The United States and European Union are both major food producers and rightly so: they have a lot of people they need to feed. And farming has changed in immeasurable ways over the history of both regions. What used to be the job of millions of citizens is now able to be done by just a few people, relatively speaking.
Something that has changed as well is the system of agricultural subsidies. These programs, originally developed to help farmers ride out the Great Depression in the US and life after WWII in the EU have turned into an entirely different system. No longer are many of these farmers trying just to make ends meet; now many farmers are very wealthy and propped up by these subsidy programs. The Farm Bill in the US and the Common Agricultural Policy (CAP) in the EU now act as unnecessary and wasteful programs that are a drain on the taxpayers of their regions, contribute to environmental degradation, and restrict the development of third-world countries agricultural economies and need change.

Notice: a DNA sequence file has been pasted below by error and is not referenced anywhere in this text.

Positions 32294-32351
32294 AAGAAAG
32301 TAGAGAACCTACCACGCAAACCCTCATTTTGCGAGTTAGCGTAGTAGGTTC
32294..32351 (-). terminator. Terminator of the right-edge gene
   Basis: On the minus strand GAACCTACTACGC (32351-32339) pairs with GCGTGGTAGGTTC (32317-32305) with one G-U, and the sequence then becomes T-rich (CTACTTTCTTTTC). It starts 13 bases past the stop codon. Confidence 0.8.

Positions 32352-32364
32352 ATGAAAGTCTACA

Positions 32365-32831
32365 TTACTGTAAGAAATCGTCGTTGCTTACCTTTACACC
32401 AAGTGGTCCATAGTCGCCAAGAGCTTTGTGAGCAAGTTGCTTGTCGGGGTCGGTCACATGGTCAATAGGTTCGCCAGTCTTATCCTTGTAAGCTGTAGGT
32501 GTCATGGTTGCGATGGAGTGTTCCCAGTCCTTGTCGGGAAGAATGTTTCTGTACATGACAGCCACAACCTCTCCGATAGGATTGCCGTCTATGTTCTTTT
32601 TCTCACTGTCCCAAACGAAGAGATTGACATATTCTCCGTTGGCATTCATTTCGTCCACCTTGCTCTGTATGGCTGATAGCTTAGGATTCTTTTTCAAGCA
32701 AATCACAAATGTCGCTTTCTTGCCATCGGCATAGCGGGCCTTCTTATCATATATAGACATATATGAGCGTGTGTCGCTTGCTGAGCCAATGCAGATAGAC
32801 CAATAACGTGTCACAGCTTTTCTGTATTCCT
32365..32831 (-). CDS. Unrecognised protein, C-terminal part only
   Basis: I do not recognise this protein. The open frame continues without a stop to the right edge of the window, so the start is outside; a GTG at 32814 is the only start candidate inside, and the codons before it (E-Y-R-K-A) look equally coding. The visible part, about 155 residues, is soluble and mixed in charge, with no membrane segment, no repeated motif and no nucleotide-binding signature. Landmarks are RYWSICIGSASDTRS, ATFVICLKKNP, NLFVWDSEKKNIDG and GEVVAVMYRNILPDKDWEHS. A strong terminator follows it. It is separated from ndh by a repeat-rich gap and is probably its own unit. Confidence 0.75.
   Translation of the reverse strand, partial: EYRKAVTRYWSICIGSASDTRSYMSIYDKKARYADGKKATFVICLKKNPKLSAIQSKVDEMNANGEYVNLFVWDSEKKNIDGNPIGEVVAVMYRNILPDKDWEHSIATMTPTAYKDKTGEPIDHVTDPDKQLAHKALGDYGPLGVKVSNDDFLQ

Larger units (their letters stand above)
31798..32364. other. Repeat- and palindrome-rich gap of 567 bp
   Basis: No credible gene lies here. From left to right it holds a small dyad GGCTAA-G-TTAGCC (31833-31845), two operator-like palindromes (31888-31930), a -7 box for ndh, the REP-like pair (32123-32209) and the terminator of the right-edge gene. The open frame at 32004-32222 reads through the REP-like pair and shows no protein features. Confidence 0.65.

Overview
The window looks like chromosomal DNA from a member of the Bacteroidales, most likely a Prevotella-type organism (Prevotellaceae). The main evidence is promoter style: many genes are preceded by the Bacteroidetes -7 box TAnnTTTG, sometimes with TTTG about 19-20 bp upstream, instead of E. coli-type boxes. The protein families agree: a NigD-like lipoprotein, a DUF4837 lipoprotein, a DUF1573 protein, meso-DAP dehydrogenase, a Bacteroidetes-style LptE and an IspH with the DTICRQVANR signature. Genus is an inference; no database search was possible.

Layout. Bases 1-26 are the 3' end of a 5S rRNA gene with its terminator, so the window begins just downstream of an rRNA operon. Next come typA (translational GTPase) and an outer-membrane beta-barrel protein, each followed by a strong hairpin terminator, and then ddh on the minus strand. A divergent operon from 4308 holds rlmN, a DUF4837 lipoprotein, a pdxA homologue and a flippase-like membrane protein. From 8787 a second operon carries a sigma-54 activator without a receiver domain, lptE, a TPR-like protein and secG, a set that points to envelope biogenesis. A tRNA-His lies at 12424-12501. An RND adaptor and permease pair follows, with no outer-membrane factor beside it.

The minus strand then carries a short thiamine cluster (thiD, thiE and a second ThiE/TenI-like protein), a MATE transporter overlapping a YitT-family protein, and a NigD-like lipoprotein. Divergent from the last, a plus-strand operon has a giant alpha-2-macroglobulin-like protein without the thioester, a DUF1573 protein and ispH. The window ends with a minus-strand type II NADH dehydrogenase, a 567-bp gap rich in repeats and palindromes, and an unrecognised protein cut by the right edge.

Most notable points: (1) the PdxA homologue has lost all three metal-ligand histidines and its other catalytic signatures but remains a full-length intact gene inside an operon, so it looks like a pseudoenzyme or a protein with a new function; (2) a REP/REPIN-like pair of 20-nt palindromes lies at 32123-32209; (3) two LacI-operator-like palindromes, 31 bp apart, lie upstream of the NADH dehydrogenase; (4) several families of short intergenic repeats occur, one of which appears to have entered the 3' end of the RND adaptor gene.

- Agricultural subsidies started in the United States under FDR’s New Deal
- In the EU, they began after WWII, in the heat of reconstruction
- They are intended to prop up national industries and make sure a country has control of their own food industry.
- The US funds their subsidies by the Farm Bill, which allocates about $17-$20 billion a year to various farming subsidies — the rest goes to SNAP, or the Supplemental Nutrition Assistance Program
- Within the EU, the Common Agricultural Policy (CAP) determines how agricultural policy is distributed, and across the EU it determines over 40% of the shared budget, or 57.5 billion euros.